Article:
Employers will not hire an additional worker unless they anticipate recovering the costs of doing do including fixed employment costs and other overheads. Hiring one more worker for 40 hours per week is cheaper than hiring two workers to work 20 hours per week each. These two part-timers would about double the recruitment and training costs to secure the same total additional supply of hours worked per week. Profits are a small share of the revenue earned on selling the output of each worker.

A small change in non-wage labour costs can have a large effect on profit margins. One full-time employee is cheaper than two part-timers because of fixed employment costs unless hourly wages paid to the two part-times adjust to offset the additional overheads of recruiting them both.

Fixed employment costs are higher when filling higher skilled vacancies because more time and resources are spent on recruiting more skilled workers (Oi 1983a; Idson and Oi 1999). Employers interview for longer and interview more applicants to find the best possible match. The applicants for more skilled vacancies have more diverse backgrounds and their jobs are more important to the success of the firm. Employers will invest more in training recruits to more skilled vacancies (Oi 1983a, 1983b, 1988, 1990; Hutchens and Grace-Martin 2004, 2006).

Useful estimates of the fixed costs of employment are rare. An illustration of the size of the fixed costs of employment is provided by Parsons (1987). He found that the investments of an employer he studied per employee increases rapidly with skill levels. The U.S. dollar investments by the manufacturing employer he studied were $911 for a least skilled worker, $5,715 semi-skilled workers, $13,353 for first-line managers, $53,413 for middle line managers, and $113,503 for top level managers (Parsons 1987).

Recouping overheads with minimum hours constraints

Fixed employment costs can explain minimum hours constraints and many other labour market puzzles. Examples are occupational differences in the stability of earnings, the uneven incidence of unemployment by skill levels in recessions, higher wages in large firms, the persistence of differential job turnover rates, overtime, joint investments in specific human capital, seniority pay and seemly discriminatory hiring and firing policies (Oi 1962, 1983a, Idson and Oi 1999).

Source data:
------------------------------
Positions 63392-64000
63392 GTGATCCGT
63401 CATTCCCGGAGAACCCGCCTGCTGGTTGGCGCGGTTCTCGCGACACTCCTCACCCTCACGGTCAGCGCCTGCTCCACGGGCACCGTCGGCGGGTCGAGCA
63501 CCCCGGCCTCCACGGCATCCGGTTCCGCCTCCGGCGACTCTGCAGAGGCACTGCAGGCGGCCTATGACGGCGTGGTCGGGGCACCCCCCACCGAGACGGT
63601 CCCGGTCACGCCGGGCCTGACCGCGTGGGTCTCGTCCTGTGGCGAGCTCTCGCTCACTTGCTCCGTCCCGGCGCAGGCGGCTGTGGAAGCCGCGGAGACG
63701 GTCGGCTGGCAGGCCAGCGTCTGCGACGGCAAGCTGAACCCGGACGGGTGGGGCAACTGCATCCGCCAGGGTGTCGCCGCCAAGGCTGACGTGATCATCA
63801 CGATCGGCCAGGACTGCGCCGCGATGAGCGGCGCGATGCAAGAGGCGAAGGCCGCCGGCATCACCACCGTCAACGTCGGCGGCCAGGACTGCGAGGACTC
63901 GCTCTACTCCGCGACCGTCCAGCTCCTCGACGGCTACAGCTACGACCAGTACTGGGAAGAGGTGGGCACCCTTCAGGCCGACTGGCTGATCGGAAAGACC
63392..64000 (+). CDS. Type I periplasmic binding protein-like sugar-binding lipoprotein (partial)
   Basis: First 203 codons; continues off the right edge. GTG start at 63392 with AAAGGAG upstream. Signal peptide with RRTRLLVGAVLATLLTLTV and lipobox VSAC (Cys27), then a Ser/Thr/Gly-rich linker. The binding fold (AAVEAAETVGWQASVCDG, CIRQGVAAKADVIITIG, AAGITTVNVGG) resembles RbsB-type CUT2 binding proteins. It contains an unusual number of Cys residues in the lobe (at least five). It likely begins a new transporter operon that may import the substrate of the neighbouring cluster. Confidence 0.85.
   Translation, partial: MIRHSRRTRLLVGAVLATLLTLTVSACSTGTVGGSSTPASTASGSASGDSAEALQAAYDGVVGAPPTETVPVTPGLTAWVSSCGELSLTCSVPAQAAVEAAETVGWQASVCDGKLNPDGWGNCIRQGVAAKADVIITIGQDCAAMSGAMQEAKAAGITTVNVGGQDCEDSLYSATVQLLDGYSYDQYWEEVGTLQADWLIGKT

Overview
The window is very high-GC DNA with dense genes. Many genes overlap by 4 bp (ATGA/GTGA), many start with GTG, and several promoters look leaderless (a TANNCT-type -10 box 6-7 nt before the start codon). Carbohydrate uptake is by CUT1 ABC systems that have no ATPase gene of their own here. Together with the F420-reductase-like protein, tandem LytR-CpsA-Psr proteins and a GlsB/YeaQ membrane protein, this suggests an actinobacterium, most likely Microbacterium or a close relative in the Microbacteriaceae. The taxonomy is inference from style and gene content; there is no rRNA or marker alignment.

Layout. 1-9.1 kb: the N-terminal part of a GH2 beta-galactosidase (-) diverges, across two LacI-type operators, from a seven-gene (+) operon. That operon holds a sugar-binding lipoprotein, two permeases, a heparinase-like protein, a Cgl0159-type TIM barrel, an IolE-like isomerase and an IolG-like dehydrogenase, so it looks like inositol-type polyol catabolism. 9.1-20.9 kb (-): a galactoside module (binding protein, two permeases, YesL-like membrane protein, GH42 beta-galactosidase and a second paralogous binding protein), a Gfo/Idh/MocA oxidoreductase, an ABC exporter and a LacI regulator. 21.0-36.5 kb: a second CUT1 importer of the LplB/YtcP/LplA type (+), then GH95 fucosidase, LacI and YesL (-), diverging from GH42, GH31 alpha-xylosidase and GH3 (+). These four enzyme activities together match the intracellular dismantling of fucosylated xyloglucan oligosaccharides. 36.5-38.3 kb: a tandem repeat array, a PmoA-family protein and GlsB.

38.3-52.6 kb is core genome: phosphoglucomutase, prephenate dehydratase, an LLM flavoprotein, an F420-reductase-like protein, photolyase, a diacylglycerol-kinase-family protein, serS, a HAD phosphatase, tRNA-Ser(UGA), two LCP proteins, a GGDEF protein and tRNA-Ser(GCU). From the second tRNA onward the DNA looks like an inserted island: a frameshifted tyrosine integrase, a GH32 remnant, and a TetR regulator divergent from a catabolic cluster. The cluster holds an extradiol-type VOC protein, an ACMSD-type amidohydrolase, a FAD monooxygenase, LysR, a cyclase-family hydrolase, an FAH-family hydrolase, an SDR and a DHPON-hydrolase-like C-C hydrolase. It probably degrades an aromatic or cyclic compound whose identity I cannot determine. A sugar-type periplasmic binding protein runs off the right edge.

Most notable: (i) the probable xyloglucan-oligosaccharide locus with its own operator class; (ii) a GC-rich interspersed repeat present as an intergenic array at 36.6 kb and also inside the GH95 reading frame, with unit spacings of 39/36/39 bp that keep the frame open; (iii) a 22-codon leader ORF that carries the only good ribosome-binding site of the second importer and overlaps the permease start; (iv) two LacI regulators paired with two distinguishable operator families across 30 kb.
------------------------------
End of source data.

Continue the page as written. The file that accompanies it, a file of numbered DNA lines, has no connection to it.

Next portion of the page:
The puzzle we are attempting to explain here is despite the fixed cost of recruiting and training an employee, the employer makes no commitment to employee this new recruitment for a minimum number of hours per week.

When a zero hours contract is in place, how is the employer to recover the costs of recruiting the employee, and the cost of initial training and orientation to the job where productivity is low?

Wages and the fixed costs of employment sum to the labour costs that their employers seeks to recoup from sale of their outputs. The higher are the fixed costs of employment, the longer are the hours that the employer will prefer the employee to work to generate enough revenue to recoup investments in recruitment and training (Oi 1962, 1983a, 1987; Hutchens and Grace-Martin 2004, 2006).

An employer often welcomes longer hours for employees with high fixed employment costs. The added output net of overtime paid contributes towards the recovery of investments in their recruitment and training (Oi 1962, 1988).

The more hours worked, the more hours over which can be spread the fixed costs of employment. When fixed employment costs are high, paying existing employees for longer hours is less expensive relative to hiring and training additional workers.

This cost differential can lead to a minimum hours constraint and the preference of employers for overtime over recruitment of more workers (Oi 1962, 1983a, 1990; Hutchens and Grace-Martin 2004, 2006).

Part-time jobs usually pay disproportionately less per hour than many full-time jobs (Hirsch 2000, 2005). Part-time workers can be more costly per hour than equally productive and qualified full-timers because their fixed costs of employment are spread over fewer total hours.

Early empirical studies of part-time work, after accounting for skill, occupation, age and other differences, found a part-time wage penalty of about 10 per cent, but more recent studies were unable to find a large part-time wage penalty (Hirsch 2000, 2005).

The more recent studies have found a small part-time wage gap for men but no gap for women after accounting for skill, occupational, age and other differences, and no much of a wage penalty for switches to or from part-time to full-time jobs in the same occupation or industry. [Rogers (2004), Booth and Wood (2006), Hirsch (2000, 2005, 2008), Manning and Petrongolong (2008) and Mumford and Smith (2009).